Ford postpones autonomous vehicle service until 2022

Kirsten Korosec

Ford said Tuesday it will delay until 2022 plans to launch an autonomous vehicle service, as the COVID-19 pandemic has prompted the company to rethink its go-to-market strategy.

The news was shared as part of Ford's quarterly earnings, which was released after the market closed Tuesday. Ford reported a $2 billion loss in the first quarter compared to a profit of $1.1 billion in the same period last year. The company warned that losses during the second quarter will widen as the COVID-19 pandemic continues to disrupt its business.

Ford is a bit different from other companies that have launched autonomous vehicle pilots in the United States. The automaker has been pursuing two parallel tracks that were supposed to eventually combine ahead of a planned commercial launch in 2021. The automaker is testing and homing in on what its AV business model might look like, while separately developing autonomous vehicle technology.

Argo AI, the Pittsburgh-based company into which Ford invested $1 billion in 2017, is developing the virtual driver system and high-definition maps designed for Ford’s self-driving vehicles. Ford has been testing its go-to-market strategy through pilot programs with partners like Walmart, Domino’s and Postmates, and even some local businesses.

Ford said Tuesday that it needs to study the long-term impacts that the COVID-19 pandemic will have on customer behaviors.

Here is the statement from Ford in response to questions about its autonomous vehicle plans:

Given the challenges of the current business environment, as well as the need to evaluate the long-term impact of COVID-19 on customer behaviors, Ford made the decision to shift the launch of its self-driving services to 2022. Understanding customer behavior is a critically important part of building a new mobility service built around trust and making people’s lives easier.

Taking the time to research changes in customer behaviors provides Ford with an opportunity to evaluate and potentially change our go-to-market strategy to meet new consumer demands. As part of this evaluation, we also want to make sure the customer experience we are building offers people peace of mind knowing they, or their packages, are in a safe and protected environment inside our vehicles.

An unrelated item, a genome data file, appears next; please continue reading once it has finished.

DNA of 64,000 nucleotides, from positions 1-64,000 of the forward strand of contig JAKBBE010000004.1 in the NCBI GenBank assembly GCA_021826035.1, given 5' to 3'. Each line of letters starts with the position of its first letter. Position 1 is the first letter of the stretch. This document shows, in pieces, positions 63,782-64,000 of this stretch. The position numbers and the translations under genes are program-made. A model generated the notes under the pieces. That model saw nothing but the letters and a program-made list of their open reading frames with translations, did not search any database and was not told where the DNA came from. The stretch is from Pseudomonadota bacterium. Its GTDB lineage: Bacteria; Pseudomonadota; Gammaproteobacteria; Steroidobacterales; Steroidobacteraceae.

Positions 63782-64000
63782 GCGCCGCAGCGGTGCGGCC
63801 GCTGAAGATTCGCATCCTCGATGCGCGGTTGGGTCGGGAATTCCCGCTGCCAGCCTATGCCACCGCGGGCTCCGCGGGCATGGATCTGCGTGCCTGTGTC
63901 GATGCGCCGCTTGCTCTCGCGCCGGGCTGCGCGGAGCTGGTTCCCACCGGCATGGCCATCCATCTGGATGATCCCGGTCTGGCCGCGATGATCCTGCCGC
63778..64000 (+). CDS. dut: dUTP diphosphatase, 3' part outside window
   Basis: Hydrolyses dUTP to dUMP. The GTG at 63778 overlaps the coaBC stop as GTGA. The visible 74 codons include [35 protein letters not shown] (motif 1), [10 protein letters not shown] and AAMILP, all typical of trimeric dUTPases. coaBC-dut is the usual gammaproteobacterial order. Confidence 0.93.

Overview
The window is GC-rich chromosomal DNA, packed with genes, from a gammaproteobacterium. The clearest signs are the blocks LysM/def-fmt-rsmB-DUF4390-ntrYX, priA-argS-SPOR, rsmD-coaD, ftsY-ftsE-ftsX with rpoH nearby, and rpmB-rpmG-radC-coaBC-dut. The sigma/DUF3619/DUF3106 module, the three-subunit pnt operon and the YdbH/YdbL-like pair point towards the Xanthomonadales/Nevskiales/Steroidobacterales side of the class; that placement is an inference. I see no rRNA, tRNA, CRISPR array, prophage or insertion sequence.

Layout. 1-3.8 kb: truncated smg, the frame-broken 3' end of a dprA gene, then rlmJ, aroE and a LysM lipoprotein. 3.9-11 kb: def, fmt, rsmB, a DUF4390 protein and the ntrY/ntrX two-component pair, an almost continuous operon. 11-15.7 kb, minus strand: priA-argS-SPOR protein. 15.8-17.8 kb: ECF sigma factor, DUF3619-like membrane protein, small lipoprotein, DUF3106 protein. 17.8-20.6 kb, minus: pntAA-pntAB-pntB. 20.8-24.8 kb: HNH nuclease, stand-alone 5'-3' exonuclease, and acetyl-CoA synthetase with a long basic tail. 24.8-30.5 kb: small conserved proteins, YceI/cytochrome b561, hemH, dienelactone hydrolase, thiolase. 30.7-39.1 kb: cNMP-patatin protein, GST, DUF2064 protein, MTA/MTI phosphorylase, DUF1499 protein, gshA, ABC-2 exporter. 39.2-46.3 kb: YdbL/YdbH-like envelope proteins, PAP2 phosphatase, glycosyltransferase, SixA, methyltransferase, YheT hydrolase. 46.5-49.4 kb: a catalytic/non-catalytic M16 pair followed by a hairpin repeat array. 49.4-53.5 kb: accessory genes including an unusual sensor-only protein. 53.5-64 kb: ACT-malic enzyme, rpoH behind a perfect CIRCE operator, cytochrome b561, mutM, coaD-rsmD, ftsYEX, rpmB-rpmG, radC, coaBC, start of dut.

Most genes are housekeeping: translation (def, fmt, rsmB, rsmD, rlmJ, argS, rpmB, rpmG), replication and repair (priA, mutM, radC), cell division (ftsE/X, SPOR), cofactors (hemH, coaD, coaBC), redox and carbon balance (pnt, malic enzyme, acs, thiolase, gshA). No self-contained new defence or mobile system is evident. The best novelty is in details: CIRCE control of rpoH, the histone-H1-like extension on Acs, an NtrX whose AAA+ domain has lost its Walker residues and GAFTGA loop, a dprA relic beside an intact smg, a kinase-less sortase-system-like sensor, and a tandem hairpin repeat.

COVID-19 has already affected consumer behavior. Ford's experience in China, where the coronavirus first arose, prompted the automaker to turn to online sales. CEO Jim Hackett said now one-third of sales are online in China.

Ford also anticipates it will change demand for certain products.

"We believe this pandemic could affect our customers' lives and work for many years to come, with zero touch as an integral part of their lives going forward, perhaps spurring on even more interest in adoption of autonomy especially goods delivery and micromobility," said Ford Chief Operating Officer Jim Farley during the company's earnings call Tuesday.

In a slide shared as part of the company's quarterly earnings call, Ford reported that its "mid-year VW investment in Argo is on track." VW Group announced in July 2019 it would invest $2.6 billion in capital and assets into Argo AI .

ford mobility avs

Ford's other more traditional vehicle launches are still on schedule, including its redesigned F-150 truck as well as a hybrid electric version. The company still plans to reveal a new Ford Bronco and will continue to launch 30 market-specific Ford and Lincoln vehicles in China over the next three years, 10 of which will be electric, Farley said.

The company said that it will update the timing on launches of its three new products — a small rugged offroad utility vehicle, the electric Mustang Mach-E and the Bronco — once it has a better understanding of its operational readiness as manufacturing comes back online.